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Tim H.
Tim H., HVAC Professional
Category: HVAC
Satisfied Customers: 3517
Experience:  Experienced in all aspects of HVAC, both residential and commercial.
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Payne furnace showing code #31. Pressure switch (HK06NB123)

Customer Question

Payne furnace showing code #31. Pressure switch (HK06NB123) failure (or open too long.) Here's what I have done -- removed both lines from the pressure switch and blown air through them. The lower one makes a gurlgle sound but air passes through the trap. The upper line blows into the housing without restriction.

I have tested the pressure switch in 2 ways -- one while measuring resistance across the two terminals with vacuum lines attached (and induction motor running) and one while applying vacuum to the line (via a mityvac) and measuring resistance. Both tests resulted in the multimeter showing infinite resistance.

I have gone outside and the supply vent and return vent are both moving quite a bit of air (so the induction motor) is running.

Furnace will return code 31 immediately if pressure switch is hooked up.

If either wires or vacuum lines are removed from the pressure switch, furnace will ignite and provide heat until this switch is determined to be failing. Once this happens, the furnace will lock out until it decides to restart and then it will work fine again. Long cycles but it's keeping the house from freezing.

What's next??
Submitted: 3 years ago.
Category: HVAC
Expert:  Tim H. replied 3 years ago.
Thanks for giving me the opportunity to help! You didn't give me the model number (which would be helpful), but it sounds like this is a 90% furnace. If so, you may have an issue with condensate not draining properly from your system. In this case, you need to remove drainage hose, condensate 'trap" and rinse out with hot water. These natural gravity drainage condensate systems have a tendency to build up "gunk" in them over time and this can cause a pressure switch error.
Customer: replied 3 years ago.
Tim -- There doesn't look to be an easy way to service this codensate trap. I assume that if air can move through it (by blowing) then vacuum pressure can move through it. Is that correct? Is there a way to test this theory? If I disconnect the lower vacuum tube from the pressure switch it should work accurately for me to test this theory -- correct?

Also -- you are correct. This is a 90% efficiency furnace. Model #PG9M. Hoses are routed correctly as according to the manual and it has been working flawlessly for 8 years.
Expert:  Tim H. replied 3 years ago.
The fact that you hear water gurgling is not a good sign. There should be no water gurgling if all drainage has occured as it should. I would start here as this is a common issue with 90% furnaces. If you provide model, I can see about "rounding up" a manual which may help you visualize the system and how it works.
Customer: replied 3 years ago.
It's a PG9M. I have the service manual. Isn't the trap just that -- a trap? I thought it was like a regular plumbing trap in that it should always have a bit of water in it to prevent air from coming back up? So, again -- Can I test your theory by checking whether the switch operates correctly with the lower vacuum line removed?
Expert:  Tim H. replied 3 years ago.
No, the vacuum lines need to be attached for it to work correctly. The board will look for an open pressure switch prior to starting and then as inducer comes up to speed will look for the switch to be closed. However, if there is water backing up in the collector box, and exhaust, this will affect operation of switch closing properly.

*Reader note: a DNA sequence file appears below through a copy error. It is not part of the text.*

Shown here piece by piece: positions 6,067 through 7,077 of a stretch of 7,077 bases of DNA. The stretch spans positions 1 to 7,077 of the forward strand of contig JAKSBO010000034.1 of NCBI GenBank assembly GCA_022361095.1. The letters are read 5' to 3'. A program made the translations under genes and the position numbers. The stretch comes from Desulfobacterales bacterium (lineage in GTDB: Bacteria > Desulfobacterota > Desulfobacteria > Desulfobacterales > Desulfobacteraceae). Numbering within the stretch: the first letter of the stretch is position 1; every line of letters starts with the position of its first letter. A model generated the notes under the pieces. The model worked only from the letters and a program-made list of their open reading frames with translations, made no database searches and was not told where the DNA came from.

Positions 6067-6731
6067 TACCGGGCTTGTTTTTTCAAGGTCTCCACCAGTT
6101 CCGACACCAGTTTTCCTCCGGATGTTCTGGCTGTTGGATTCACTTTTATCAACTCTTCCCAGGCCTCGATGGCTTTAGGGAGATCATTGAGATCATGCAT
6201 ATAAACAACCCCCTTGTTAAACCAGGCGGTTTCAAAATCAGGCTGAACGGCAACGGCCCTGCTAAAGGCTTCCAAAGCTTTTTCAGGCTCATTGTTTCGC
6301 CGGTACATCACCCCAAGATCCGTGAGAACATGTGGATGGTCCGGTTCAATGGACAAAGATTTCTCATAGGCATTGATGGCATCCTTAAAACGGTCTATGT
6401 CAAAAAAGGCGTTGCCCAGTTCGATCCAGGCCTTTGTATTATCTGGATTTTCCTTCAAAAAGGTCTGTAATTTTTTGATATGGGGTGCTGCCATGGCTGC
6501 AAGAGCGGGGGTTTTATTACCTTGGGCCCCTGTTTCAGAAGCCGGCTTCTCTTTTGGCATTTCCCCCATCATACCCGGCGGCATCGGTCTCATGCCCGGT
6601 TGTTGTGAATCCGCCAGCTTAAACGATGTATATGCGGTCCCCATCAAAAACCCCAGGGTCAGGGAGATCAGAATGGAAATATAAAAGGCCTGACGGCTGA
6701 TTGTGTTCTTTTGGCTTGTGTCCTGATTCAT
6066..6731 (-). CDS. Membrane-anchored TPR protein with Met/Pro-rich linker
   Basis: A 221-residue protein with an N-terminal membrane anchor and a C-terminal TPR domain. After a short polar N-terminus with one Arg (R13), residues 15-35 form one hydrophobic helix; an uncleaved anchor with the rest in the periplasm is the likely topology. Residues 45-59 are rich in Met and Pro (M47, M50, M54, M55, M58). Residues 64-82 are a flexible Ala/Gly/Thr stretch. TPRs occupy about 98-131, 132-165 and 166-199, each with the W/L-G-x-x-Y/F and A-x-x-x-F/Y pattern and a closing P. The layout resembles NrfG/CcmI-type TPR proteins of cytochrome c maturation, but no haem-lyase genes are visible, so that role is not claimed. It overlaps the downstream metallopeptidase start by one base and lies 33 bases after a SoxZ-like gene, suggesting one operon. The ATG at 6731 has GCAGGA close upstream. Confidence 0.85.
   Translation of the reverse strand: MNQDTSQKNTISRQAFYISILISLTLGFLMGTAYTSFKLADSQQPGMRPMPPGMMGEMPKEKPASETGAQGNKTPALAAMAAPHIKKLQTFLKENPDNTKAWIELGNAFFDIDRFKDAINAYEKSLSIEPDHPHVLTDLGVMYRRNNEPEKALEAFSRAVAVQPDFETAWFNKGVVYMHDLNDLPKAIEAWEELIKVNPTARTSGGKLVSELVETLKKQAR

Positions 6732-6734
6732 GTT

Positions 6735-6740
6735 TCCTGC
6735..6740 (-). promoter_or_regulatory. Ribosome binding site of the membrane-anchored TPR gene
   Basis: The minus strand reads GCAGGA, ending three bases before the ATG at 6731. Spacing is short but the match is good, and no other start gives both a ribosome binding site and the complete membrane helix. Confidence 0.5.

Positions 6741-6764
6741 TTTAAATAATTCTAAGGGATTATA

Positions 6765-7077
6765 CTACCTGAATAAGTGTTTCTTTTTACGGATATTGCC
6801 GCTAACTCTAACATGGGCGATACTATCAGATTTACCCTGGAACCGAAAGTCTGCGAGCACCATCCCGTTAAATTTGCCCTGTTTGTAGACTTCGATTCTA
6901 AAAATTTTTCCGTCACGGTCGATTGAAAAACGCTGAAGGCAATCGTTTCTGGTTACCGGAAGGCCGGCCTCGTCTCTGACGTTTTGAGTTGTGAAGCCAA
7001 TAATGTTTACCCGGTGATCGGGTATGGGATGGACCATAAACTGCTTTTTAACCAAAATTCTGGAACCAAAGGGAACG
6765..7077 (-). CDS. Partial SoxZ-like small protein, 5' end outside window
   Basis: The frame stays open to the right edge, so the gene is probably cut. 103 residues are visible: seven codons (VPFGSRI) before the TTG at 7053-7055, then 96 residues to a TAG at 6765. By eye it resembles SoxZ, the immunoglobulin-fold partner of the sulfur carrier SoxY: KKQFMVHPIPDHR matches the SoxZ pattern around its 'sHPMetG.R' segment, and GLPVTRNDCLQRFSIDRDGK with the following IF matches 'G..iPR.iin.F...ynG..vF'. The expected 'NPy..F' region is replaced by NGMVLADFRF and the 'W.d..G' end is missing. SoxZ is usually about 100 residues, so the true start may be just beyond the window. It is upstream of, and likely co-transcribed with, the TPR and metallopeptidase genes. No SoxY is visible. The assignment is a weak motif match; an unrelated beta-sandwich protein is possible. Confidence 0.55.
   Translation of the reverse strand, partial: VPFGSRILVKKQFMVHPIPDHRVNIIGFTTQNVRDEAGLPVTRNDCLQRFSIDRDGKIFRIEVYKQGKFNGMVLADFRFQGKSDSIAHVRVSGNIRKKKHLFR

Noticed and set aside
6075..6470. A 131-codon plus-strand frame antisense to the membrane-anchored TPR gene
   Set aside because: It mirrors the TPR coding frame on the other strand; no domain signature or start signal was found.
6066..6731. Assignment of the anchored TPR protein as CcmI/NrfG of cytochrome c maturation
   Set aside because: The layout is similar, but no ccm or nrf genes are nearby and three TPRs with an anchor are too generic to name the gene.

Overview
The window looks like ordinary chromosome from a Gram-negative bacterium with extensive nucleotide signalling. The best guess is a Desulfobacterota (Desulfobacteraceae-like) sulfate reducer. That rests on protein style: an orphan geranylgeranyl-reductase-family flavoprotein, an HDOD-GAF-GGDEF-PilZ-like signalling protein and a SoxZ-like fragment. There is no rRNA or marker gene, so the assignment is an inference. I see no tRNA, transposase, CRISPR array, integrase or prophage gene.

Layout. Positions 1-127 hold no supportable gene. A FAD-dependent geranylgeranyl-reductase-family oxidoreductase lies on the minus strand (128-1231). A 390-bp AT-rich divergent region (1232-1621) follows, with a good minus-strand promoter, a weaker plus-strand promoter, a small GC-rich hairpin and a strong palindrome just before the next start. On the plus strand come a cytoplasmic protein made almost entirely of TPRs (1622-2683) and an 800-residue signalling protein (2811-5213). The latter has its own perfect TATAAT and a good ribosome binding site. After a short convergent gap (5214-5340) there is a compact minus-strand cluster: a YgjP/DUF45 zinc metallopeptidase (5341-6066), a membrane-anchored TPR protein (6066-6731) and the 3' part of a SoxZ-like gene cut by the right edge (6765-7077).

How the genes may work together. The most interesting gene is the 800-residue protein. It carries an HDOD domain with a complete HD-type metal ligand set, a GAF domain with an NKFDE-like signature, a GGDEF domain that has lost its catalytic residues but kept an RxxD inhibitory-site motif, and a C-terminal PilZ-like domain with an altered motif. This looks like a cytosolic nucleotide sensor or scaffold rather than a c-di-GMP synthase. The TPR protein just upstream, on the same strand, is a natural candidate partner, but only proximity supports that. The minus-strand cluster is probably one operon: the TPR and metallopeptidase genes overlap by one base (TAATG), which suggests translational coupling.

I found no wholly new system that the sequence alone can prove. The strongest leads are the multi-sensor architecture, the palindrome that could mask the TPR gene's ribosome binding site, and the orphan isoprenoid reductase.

Expert:  Tim H. replied 3 years ago.
Page 3 of this manual shows the condensate trap and hoses located in the blower compartment. These need to be taken apart and rinsed out with hot water.
Customer: replied 3 years ago.
I'm skeptical because all of the lines are dry. There's no possible way that fluid has backed up as far as the pressure switch. I can funnel water into the condensate drain and it drains right out the side of the furnace.

I see similar answers where people indicate that when they remove the lines they see water come out -- this is not the case in my instance.

I'm going to further inspect the trap. If this is indeed the problem, I will accept your answers.
Expert:  Tim H. replied 3 years ago.
It's not the one that goes out the side of the furnace I'm worried about. It's the collector box and condensate trap I previously mentioned. Of course it's always possible you have a bad pressure switch. These are tested using a manometer, a device very few homeowners would have or understand how to test. The other possibility is just to replace the switch thereby eliminating that possibility.
Tim H., HVAC Professional
Category: HVAC
Satisfied Customers: 3517
Experience: Experienced in all aspects of HVAC, both residential and commercial.
Tim H. and 2 other HVAC Specialists are ready to help you
Customer: replied 3 years ago.
I actually have a manometer for working on carbs. I didn't even think of using this.

I feel pretty dumb now. I thought that the condensator drained through that pressure switch. I didn't realize that it just measured vacuum that was generated by the condensator. Once I removed all of the lines from the trap, water started pouring out. What threw me off is that water was able to easily pass through the vacuum line (and the other small drain line.) These top ports must be seperated by something inside of the trap (if there's a reason for that, I certainly don't understand it.) Once I blew it out with an air compressor and soaked it in hot water for a couple of hours, water was passing through without issue. Thanks and sorry for being so difficult!!
Expert:  Tim H. replied 3 years ago.
No problem, glad you found it! This should be done annually.

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